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The importance of succession planning for Australian agribusinesses

Grant Thornton’s recent Family Business Survey Report identified succession planning as a top priority for Australian family businesses with 72 per cent rating it as important for their business in the next 24 months.

When it comes to succession planning there are various legal, financial, and emotional considerations that must be addressed to ensure a successful transition for the next generation. These considerations may be felt more acutely by Australian farmers as the family business is commonly also the family home – and often home to multiple generations – which adds many complexities when making decisions for the future.

The National Farmers Federation estimates 99 per cent of Australia’s agricultural businesses are wholly Australian owned. Making decisions about the future of the farm, managing finances, and dealing with employees and suppliers are all tasks Australian farmers must consider, particularly when structuring a succession plan for the farm.

Succession planning for a family farm involves not only compliance and documentation, but also the emotional wellbeing of all family members. Passing the farm onto the next generation can be complex, as wealth may not be easily divided, there may be no other assets to consider, and siblings may not have the funds to buy each other out. As farming land becomes more valuable, keeping it in the family will inevitably become more challenging. To avoid conflicts and preserve the legacy of the family farm for generations to come, it’s important to have a plan in place that outlines the roles and responsibilities of each family member.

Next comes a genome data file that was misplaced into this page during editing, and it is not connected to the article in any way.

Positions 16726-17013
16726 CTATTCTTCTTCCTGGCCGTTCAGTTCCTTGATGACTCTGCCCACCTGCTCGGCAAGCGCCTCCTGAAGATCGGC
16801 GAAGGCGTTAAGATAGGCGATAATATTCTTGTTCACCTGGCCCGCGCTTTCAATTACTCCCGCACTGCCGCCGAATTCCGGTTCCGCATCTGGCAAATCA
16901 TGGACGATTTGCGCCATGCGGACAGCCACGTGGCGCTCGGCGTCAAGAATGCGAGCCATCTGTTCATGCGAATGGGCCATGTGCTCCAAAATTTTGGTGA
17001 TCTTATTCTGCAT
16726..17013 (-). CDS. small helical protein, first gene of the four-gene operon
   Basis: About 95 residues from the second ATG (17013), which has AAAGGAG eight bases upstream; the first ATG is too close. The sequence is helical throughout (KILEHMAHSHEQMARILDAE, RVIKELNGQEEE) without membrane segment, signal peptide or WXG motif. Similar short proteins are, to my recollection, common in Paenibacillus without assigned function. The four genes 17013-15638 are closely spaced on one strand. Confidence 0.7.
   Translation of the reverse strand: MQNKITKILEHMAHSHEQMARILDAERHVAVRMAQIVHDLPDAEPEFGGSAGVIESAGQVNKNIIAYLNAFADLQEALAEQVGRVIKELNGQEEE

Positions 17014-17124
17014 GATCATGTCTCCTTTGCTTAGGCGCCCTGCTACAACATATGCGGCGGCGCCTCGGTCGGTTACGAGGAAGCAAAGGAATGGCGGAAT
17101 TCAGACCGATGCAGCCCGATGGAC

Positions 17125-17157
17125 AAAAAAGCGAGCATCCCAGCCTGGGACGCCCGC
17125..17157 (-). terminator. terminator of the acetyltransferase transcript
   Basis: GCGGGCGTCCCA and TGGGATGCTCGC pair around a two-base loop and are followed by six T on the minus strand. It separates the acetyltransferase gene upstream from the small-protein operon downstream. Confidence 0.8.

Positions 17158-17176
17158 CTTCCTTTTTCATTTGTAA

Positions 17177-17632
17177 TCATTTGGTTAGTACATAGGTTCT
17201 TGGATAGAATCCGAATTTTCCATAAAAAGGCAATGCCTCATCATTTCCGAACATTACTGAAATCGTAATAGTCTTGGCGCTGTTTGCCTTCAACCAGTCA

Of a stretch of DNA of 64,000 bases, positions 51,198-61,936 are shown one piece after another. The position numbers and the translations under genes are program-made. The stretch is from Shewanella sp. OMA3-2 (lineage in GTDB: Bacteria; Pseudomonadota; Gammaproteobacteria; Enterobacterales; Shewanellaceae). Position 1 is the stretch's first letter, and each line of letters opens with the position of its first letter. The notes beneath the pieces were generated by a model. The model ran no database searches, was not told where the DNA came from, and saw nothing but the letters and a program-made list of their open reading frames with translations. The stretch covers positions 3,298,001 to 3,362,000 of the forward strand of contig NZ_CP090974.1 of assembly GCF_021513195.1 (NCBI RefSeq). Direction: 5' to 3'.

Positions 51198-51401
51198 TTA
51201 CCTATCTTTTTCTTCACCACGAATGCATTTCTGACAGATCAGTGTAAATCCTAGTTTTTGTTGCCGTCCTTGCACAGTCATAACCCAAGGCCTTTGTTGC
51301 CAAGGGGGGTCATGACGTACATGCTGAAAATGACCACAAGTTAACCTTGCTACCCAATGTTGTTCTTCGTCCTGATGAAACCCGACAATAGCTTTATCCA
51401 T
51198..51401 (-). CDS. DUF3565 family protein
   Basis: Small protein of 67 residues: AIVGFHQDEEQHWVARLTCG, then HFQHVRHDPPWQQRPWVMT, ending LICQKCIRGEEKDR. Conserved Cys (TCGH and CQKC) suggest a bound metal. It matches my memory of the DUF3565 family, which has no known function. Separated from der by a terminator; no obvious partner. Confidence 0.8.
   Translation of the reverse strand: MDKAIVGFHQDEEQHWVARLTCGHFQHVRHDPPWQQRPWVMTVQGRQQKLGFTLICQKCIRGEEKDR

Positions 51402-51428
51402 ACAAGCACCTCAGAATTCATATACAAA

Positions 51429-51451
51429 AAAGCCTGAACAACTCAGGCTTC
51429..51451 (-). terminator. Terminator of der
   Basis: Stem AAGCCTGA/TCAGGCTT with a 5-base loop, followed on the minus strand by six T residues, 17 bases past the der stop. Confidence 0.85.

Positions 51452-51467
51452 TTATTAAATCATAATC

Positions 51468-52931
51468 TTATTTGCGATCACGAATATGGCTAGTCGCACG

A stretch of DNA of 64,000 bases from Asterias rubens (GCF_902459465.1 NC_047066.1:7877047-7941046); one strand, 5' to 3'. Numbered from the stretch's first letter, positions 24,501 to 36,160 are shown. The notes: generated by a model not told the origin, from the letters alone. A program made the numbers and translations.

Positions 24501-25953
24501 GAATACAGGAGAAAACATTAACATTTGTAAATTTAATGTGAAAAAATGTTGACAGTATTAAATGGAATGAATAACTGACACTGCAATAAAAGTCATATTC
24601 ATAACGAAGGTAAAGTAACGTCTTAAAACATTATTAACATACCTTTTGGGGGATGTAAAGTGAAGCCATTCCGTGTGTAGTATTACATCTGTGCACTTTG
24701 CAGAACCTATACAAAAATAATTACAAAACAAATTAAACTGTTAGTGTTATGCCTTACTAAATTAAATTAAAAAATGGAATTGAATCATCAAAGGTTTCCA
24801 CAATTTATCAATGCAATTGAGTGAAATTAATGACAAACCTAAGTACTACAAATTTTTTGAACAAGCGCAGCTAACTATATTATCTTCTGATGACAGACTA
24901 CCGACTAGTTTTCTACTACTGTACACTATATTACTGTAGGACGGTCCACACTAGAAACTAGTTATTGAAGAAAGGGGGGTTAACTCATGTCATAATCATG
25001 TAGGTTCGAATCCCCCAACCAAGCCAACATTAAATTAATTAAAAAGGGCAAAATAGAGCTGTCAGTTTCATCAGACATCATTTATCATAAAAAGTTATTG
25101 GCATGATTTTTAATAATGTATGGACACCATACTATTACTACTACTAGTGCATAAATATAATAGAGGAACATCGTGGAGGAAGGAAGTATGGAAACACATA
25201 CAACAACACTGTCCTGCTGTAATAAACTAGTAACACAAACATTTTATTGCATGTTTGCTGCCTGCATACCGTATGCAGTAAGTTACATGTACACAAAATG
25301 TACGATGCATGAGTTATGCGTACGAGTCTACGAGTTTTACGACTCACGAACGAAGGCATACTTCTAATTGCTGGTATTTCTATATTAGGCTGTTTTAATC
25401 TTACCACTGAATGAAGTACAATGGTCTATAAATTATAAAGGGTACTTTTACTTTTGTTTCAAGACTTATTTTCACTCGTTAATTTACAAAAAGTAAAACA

Adam Fisher, Partner and Head of Private Business Tax & Advisory at Grant Thornton in Adelaide said: “When you own a family business, transition and change are inevitable, so it’s important to be prepared with a solid succession plan. Growing up on a rural property myself, I understand the challenges of handing over the family farm to the next generation such as communication breakdowns, lack of trust, and difficulty in letting go of control.

“Every family business and farm is unique, but a common thread is that every family member is emotionally invested, particularly when it comes to succession. Whether you want to divide assets, sell up, or keep the family business together, an independent, third-party advisor should be considered. The right external advisor will provide technical advice and play a facilitation role to guarantee everyone in the family has a chance to speak and be heard to secure an outcome the entire family is happy with,” Adam Fisher continued.

Grant Thornton Australia’s 2023 Family Business Survey Report identified that succession planning continues to be a key priority for family businesses, with 43 per cent currently formulating a succession plan, and 38 per cent already implementing a plan. Only 15 per cent of family businesses have no plans in place for succession.

The Family Business Survey Report was released on 19 September 2023 in celebration of Family Business Australia Day revealing the key challenges and focal areas for Australian Family Businesses.  

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